About Me

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I love the sunrise. I love staring out into the horizon in front of me, feeling the sun's glow, and losing myself in my own world of thoughts... I love being awake when the world around me is fast asleep, and staring into the distance at the tiny glimmering ball of fire as it shyly creeps into my world… Each sunrise brings to me a new day and with it a fresh start. An opportunity to do things differently, see things from a different point of view... but best of all, an opportunity to ponder over the day ahead, giving a new chance every day to live...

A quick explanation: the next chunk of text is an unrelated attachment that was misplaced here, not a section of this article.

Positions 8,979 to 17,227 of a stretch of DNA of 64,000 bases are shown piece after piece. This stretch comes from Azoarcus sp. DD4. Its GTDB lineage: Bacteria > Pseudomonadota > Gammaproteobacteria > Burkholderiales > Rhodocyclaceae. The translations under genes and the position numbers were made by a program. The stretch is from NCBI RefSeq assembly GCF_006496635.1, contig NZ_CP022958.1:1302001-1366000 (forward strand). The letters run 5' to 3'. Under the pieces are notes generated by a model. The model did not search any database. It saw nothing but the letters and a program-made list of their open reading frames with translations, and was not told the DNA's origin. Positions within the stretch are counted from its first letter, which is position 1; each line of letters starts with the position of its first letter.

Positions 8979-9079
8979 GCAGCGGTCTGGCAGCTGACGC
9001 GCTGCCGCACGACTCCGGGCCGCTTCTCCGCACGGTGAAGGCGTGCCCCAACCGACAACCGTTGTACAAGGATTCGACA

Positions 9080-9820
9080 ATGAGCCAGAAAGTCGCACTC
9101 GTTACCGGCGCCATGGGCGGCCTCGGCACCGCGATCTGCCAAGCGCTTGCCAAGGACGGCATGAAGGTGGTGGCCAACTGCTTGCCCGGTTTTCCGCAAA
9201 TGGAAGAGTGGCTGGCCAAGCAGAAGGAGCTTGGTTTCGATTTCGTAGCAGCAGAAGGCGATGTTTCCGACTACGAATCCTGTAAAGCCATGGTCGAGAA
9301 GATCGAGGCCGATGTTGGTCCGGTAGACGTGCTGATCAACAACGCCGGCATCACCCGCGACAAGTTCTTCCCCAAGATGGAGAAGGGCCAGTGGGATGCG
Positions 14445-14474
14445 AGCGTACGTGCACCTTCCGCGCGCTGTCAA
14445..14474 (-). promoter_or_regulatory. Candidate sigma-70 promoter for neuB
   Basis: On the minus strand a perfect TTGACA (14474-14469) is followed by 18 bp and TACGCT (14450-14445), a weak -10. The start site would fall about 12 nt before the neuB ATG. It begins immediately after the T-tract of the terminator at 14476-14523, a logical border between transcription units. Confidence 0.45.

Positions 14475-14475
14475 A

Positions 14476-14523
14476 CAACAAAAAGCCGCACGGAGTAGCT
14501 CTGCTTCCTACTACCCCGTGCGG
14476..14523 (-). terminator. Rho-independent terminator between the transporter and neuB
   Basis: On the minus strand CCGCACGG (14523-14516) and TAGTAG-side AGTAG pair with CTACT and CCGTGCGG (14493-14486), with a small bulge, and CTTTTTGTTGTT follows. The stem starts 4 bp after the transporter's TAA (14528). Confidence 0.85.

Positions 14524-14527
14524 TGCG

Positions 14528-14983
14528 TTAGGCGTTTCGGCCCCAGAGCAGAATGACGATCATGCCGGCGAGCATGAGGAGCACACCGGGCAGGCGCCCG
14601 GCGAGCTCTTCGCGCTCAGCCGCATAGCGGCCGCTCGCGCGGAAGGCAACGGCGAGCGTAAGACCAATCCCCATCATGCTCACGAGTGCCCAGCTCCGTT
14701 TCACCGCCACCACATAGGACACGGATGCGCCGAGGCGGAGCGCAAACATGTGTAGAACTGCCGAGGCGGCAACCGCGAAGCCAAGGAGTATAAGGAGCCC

Monday, July 26, 2010

Notes on Anwar


When I read other reviews for this film, a fair number of people said the storyline kept wandering off and they got annoyed. I am curious to know what people found meandering... except for Rajpal Yadav's role, I couldn't see any diversions. And the movie only lasted 2.5 hours! I thought all the characters were there for a reason. I thought all the storylines (except Yadav's, it just got annoying hearing him whinge) were there for a reason.

I will probably end up buying its DVD, because the songs, Maula Mere and Tose Naina Lage are extremely special to me.